Macoto Takahashi is a highly influential shojo-ga ka (girls illustrator), and one of the pioneers of the sparkly, doe-eyed look that is employed in much contemporary shojo manga. It is unbelievable that a 78 year old man creates these fancy, lovely, lacy, dreamy portraits of coquettish girls sitting in flower fields, in front of castles and lakes filled with swans. He will be celebrating 60 years as the king of excruciatingly pretty shojo-ga next year. His exhibition was inundated with Ginza ladies waiting to get his signature...I must add that he (as a person) is absolutely adorable!

Friday, 8 June 2012

Asakusa shoot

Back with team Risa, MUA ninjette who we collab with for all the fashion spreads in our books...our shoots have become a yearly tradition. This time is we took foxy model Takako back to the Showa era with and spoilt her with retro toys. Tooooo cute! Thank you guys!

Thursday, 7 June 2012

Yosuke Ueno

I found Yosuke Ueno's work on Juztapoz a while back, and fell in love with his gorgeous characters, and his elegant use of color. Had great shoot in Yoyogi park -- you can really tell his personality from looking at his work, actually! Check it out: http://www.spaceegg77.com/
Great guy and a very fun shoot.

Monday, 4 June 2012

Fish Cakes

Food design and aesthetics has always been a integral part of Japanese food, especially kaiseki ryori. This is what happens when you mix this sensibility with all things cute. We will have an ENTIRE section in the book devoted to ridiculously cute food and the people who make/ serve them.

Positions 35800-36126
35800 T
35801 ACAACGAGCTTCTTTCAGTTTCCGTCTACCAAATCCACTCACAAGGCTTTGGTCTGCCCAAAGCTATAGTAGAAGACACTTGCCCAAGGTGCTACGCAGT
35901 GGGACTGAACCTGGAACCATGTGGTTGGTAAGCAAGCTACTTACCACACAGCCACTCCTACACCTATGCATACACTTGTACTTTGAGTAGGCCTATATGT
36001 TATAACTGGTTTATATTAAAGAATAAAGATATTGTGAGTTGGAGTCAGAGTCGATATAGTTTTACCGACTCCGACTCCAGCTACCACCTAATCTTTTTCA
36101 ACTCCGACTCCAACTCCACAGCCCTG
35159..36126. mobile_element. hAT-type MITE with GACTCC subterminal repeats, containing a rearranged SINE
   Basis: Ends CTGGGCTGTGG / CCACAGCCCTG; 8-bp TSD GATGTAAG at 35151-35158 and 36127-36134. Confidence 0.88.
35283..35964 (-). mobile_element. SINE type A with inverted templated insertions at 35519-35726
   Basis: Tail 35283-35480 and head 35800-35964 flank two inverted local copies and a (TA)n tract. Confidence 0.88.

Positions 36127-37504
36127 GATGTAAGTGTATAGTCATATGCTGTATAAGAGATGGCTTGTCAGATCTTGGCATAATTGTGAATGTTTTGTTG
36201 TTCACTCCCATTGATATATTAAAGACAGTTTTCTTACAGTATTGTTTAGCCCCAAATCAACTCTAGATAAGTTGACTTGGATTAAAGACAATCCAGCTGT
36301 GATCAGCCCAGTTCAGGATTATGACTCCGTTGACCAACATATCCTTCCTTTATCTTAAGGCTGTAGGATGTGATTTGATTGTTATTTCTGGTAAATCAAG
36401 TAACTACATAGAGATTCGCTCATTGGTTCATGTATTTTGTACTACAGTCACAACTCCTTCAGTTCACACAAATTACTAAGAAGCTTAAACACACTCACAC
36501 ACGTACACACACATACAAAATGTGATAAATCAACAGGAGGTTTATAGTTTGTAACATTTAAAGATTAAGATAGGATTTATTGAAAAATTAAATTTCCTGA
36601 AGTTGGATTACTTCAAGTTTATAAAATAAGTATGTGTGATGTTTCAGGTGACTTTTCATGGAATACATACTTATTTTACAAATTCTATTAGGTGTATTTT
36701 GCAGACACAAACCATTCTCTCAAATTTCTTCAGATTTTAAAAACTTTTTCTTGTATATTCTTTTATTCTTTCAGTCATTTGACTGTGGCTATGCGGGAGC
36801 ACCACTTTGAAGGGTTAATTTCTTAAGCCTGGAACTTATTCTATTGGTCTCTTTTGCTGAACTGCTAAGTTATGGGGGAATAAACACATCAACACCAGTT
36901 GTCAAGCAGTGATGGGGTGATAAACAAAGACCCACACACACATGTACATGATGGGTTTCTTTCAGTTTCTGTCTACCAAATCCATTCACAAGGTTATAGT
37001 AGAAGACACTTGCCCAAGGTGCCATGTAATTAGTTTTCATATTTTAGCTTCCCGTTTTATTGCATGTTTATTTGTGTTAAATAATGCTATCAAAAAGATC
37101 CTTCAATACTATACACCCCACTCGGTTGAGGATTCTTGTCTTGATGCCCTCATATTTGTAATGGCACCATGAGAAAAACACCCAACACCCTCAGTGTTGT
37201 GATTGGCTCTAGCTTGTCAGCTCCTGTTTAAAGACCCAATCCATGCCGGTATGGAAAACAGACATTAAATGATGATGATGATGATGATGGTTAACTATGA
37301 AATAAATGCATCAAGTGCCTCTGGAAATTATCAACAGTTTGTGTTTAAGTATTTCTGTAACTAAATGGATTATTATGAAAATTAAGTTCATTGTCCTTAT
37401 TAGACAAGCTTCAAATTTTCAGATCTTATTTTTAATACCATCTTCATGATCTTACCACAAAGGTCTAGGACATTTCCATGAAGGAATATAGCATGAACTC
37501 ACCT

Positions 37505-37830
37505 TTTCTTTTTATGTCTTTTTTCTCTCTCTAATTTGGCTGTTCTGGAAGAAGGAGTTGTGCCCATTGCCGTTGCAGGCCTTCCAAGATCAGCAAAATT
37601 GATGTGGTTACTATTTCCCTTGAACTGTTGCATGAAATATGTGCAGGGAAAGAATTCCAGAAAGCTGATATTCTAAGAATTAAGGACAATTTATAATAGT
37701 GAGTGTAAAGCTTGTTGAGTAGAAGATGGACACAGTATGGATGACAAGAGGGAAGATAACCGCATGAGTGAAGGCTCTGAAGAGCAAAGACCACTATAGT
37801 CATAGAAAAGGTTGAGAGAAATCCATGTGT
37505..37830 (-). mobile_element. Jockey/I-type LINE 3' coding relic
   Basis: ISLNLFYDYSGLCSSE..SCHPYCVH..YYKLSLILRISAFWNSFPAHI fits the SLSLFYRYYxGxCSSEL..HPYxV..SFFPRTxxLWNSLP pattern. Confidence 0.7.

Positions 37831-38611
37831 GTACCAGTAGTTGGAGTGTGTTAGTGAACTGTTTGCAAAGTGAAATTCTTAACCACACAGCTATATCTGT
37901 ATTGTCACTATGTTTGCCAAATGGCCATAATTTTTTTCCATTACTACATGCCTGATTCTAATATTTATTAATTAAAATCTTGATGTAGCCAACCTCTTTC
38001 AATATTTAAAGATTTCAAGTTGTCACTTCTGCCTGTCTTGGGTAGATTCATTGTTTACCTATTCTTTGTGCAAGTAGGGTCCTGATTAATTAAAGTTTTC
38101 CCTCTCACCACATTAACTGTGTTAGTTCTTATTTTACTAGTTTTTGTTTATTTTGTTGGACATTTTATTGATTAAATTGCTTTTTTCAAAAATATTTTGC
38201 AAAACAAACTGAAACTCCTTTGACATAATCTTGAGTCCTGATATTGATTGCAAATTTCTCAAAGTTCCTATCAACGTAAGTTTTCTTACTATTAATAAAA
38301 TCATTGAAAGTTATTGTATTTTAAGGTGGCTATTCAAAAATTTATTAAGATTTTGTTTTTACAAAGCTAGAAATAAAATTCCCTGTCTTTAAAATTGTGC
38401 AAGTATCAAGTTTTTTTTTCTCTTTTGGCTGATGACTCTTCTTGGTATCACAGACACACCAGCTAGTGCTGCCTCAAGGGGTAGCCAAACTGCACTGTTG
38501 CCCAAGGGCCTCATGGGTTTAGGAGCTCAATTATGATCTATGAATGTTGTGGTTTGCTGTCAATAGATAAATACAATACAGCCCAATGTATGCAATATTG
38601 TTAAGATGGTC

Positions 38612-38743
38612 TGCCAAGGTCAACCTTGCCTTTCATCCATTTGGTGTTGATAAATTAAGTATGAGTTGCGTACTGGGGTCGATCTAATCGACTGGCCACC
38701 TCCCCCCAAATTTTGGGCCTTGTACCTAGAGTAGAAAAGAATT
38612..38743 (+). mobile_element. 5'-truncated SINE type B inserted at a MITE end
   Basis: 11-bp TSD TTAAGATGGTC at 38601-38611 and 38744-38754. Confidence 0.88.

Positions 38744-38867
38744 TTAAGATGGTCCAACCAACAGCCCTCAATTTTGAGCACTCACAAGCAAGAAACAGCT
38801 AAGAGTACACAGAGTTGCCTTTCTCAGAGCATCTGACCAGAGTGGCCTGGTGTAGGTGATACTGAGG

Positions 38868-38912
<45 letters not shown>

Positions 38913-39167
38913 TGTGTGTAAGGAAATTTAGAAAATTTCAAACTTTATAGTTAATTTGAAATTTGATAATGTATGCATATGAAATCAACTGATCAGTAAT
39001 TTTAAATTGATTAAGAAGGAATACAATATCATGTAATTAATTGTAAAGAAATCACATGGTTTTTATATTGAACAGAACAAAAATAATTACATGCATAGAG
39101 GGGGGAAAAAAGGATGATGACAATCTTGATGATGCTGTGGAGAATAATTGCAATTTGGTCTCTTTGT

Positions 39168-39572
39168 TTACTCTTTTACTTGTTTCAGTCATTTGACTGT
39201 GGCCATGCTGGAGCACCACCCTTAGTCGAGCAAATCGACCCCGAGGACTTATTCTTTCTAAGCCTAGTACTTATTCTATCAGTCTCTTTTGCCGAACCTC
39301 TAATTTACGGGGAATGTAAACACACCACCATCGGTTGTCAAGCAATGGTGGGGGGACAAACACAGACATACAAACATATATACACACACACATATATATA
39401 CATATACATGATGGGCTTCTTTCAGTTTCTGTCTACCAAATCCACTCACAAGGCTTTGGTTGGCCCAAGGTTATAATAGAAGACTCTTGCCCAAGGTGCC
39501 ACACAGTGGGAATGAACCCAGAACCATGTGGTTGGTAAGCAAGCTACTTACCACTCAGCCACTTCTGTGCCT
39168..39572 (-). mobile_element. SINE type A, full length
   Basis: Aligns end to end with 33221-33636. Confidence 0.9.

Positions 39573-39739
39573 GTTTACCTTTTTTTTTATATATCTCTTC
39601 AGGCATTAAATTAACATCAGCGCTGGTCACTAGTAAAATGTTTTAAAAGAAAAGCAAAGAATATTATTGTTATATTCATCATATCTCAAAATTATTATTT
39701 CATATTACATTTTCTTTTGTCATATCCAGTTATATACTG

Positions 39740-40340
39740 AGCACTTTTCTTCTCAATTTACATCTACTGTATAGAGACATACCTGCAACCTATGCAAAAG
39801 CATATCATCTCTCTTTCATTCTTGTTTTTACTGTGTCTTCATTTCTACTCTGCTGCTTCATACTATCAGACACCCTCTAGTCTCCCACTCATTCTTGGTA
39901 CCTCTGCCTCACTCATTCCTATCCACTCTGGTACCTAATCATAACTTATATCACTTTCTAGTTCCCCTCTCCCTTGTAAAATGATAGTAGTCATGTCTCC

Sunday, 3 June 2012

Kyoto Manga Museum

Went to the fabulous Kyoto Manga Museum for the Kyoto Magic show, a collaboration between artists Junichi Nakahara and Macoto Takahashi, and Kyoto fashion designers sousou and verona. Deputy Director Toshio Kosaka was extremely informative, and the museum is definitely worth a visit -- an incredible selection of titles plus a great lawn to chill out on.

Saturday, 2 June 2012

Florentijn Hofman

Ran into the inimitable work of the brilliant Florentijn Hofman on top of the Tadao Ando designed Hyogo Museum today. Hofman needs no introduction to the people of Osaka -- his gorgeous rubber duck has made two appearances in the canals of Kansai for the Osaka Canvas Project.
I feel that a lot of inflatable art seems to be more about artist megalomania than anything else, (and ends up looking like a cheap bouncy castle at a redneck county fair) but Hofman really brings a new dimension to his work by challenging the notion of public space and how we perceive it. I was fortunate to be working on the Canvas project, and was able to see his work and the people's reaction to it -- it was a huge success.  Another interesting aspect of his work is that it travels, but the design of the duck is subtly different according to the country. The duck in Osaka is perfectly kawaii, even though I presume the specs are the same. Check out his work:www.florentijnhofman.nl

Friday, 1 June 2012

Attending a brilliant Kobe University symposium on manga culture, pic: Ian Condry from MIT.

From the conference outline: The aim of this conference, titled “Manga Worlds”, is creating a platform where a variety of discourses and theories on manga and anime cultures can meet for an opportunity to deepen academic discussion. The conference will encompass talks by world-renowned scholars and professionals working not only in established disciplines such as sociology, anthropology, aesthetics and Japanology but also within subculture, visual culture and manga / comics studies.
Today, the debate on the globalization of manga / anime culture is increasing, as is the demand for academic research, such as Japanology. As part of this trend, we often see the tendency to regard the phenomenon as an expansion of homogeneous subculture derived from Japanese culture. But is this true? It seems that what is really happening around the world might be a multi-layered development of popular culture in each region, a phenomenon called “glocalization”. We need to reevaluate the assumptions concerning the relation between manga / anime culture and “Japaneseness.”